Cyndie fretted the other day that feeding our animals (and I might add, her family and guests) is one of the ways she shows her love. For the record, she loves me a LOT. It breaks her heart to see the horses stoop to digging through the manure pile for blades of grass.

I’m sure it’s not the first time a restrictive diet has brought on behaviors for which pride gets tossed aside.

In reality, they aren’t really that desperate. They were just checking out the pile for a brief few seconds. I thought it looked funny and snapped the photo. It makes for good story!

The diet is for real, and their adjustment to it is going to take some time, but we are optimistic a new balance will emerge and we will be back on a path to optimal health, soon.

Soon, in a relative sense of the word.

 

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Written by johnwhays

March 12, 2018 at 6:00 am

He’s Out!

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It started back in January with a two-week prescription from the vet for Hunter to be confined to his stall as part of a treatment regimen to address symptoms of laminitis. In the days following Legacy’s death, the three surviving horses were visibly distressed over the abrupt departure of their herd leader. Hunter’s stress manifested in an inflammation in his hooves.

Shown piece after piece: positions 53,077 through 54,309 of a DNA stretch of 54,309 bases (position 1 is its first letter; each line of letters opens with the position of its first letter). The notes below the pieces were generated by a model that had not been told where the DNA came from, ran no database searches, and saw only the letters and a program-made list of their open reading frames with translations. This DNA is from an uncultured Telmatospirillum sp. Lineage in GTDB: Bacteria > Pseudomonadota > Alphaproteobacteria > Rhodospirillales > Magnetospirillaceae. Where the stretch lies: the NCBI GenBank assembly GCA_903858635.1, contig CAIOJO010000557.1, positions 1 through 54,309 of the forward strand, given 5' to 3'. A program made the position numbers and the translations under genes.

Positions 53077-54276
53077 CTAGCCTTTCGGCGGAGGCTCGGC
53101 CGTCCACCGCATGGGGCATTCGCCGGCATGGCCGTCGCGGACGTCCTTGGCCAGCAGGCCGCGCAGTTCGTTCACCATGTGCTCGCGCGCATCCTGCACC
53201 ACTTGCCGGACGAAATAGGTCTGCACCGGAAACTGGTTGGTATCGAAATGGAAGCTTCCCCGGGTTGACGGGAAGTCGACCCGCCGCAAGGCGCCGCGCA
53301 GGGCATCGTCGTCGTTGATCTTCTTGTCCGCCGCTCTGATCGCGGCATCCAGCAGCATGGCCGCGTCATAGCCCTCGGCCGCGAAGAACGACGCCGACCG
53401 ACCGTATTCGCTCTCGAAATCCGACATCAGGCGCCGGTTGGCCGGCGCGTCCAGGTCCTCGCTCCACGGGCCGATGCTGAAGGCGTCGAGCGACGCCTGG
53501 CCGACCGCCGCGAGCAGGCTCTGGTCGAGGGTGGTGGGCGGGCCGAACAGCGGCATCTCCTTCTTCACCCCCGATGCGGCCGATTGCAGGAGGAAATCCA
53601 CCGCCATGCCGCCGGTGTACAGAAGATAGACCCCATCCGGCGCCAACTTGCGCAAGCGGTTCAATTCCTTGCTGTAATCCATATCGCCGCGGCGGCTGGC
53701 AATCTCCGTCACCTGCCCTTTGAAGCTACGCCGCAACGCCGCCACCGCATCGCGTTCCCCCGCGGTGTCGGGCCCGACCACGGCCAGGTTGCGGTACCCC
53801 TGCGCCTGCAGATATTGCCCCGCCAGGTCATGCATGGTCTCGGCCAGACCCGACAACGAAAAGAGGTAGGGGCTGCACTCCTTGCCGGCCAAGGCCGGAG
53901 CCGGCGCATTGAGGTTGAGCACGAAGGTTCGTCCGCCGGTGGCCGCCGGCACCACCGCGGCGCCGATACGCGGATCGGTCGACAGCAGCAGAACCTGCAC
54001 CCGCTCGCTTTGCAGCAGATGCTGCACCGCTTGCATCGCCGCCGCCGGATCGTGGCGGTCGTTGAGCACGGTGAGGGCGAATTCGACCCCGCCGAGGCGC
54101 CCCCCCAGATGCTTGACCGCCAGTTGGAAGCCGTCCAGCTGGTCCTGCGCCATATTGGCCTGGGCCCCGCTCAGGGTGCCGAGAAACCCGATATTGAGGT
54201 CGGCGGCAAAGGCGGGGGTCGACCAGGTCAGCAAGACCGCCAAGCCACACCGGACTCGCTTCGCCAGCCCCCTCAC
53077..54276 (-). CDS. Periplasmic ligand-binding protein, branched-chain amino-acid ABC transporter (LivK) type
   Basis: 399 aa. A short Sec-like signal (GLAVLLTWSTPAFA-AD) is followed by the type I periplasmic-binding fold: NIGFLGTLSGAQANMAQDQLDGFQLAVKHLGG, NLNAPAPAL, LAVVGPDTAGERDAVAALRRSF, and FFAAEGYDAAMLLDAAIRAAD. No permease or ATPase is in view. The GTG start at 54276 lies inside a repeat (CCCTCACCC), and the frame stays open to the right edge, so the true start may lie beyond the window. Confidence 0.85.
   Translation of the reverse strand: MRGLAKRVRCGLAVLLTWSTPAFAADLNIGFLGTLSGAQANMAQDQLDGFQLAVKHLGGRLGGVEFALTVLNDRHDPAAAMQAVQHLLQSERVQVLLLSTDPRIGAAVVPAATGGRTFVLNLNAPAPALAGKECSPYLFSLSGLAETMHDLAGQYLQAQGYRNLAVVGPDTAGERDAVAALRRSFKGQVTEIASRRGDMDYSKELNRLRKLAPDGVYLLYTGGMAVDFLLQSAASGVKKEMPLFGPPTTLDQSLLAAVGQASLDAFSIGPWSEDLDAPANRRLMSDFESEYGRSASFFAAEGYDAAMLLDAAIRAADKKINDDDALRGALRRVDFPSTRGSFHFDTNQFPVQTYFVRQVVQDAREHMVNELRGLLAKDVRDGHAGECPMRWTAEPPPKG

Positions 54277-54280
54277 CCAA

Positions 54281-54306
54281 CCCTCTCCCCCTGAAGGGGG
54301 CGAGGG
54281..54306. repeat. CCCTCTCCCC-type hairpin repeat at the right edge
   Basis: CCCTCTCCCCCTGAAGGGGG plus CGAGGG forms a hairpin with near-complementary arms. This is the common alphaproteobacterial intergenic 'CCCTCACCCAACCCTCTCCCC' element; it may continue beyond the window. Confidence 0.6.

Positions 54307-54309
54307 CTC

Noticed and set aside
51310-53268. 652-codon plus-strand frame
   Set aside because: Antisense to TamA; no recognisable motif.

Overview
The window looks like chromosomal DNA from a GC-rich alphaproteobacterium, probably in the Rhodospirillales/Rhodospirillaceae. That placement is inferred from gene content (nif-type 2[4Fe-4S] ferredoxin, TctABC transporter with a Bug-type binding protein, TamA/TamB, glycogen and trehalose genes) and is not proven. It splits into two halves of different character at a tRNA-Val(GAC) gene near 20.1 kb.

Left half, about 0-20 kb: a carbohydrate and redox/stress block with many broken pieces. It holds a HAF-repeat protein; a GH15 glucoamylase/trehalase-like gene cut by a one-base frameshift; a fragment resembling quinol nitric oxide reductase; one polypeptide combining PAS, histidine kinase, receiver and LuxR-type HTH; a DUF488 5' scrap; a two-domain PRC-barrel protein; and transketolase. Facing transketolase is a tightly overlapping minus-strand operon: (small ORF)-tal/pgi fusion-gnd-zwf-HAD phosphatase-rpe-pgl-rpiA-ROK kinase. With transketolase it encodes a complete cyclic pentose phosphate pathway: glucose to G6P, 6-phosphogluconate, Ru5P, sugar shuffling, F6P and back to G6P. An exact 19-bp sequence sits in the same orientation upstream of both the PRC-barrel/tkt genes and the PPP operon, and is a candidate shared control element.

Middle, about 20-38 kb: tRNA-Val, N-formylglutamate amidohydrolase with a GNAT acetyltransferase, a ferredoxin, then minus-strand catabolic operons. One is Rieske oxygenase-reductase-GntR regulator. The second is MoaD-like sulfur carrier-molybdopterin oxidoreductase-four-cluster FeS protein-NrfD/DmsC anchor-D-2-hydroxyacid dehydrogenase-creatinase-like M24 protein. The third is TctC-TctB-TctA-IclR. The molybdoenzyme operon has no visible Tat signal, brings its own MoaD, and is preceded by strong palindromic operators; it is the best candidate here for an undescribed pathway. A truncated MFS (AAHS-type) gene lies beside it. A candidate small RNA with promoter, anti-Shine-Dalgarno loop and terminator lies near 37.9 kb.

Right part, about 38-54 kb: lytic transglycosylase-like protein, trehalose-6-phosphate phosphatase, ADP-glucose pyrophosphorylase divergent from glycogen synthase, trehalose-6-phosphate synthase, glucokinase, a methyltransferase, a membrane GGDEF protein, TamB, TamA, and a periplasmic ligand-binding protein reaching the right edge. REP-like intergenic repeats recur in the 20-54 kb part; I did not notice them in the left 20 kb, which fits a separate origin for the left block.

After two weeks of limited improvement, the order was extended another two weeks. After that, a plan to have a farrier see Hunter added more time due to schedule conflicts and our weekend away to Florida. When a new farrier was finally able to come, the result was to take pressure off Hunter’s front hooves with reverse shoes, but keep him in the stall for another two weeks.

Yesterday, it was a relief to hear the farrier, Marcus, report Hunter looked to be moving much better. Hunter is still showing clear tentativeness when turning, but Marcus said the inflammation seems much less, and Hunter’s feet aren’t overly warm.

Marcus added a leather pad to the front hooves and Hunter was granted a chance to step out into the paddock for a much-needed break from confinement.

It was quite a scene to witness. Hunter was so thrilled to be out he even leapt into the air and kicked before heading down the slope to roll in the snow.

I was busy bringing Cayenne and Dezirea out for their own break from the stressful extended weeks indoors keeping Hunter company when Marcus reported Hunter looked good getting back up on his feet with ease after his roll. Every affirmation was so soothing to hear.

The stressful struggles our horses endure become stresses that weigh extremely heavily on us.

Cayenne expressed her huffiness over yesterday’s long day inside (the mares have been granted daily excursions outside while stalls were cleaned) by doing her very best Arabian prance, trotting around in the snow, snorting, with her head held high and tail up.

Their relief was our relief.

Hunter spent the night outside for the first time since the middle of January. Hooraaaay!

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Written by johnwhays

March 11, 2018 at 10:17 am

Hangry Horses

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Cyndie had me laughing on Friday with a message that Hunter and Cayenne had busted one of the 2×8 boards on the shared wall of their stalls.

We have had pretty good luck with minimizing the gnawing of boards on our fences and the stalls in the barn over the first four years with our horses, but in this latest stint of their being forced indoors day after day, while also getting precisely measured reduced rations of hay, the wood is finally taking quite a (b)eating.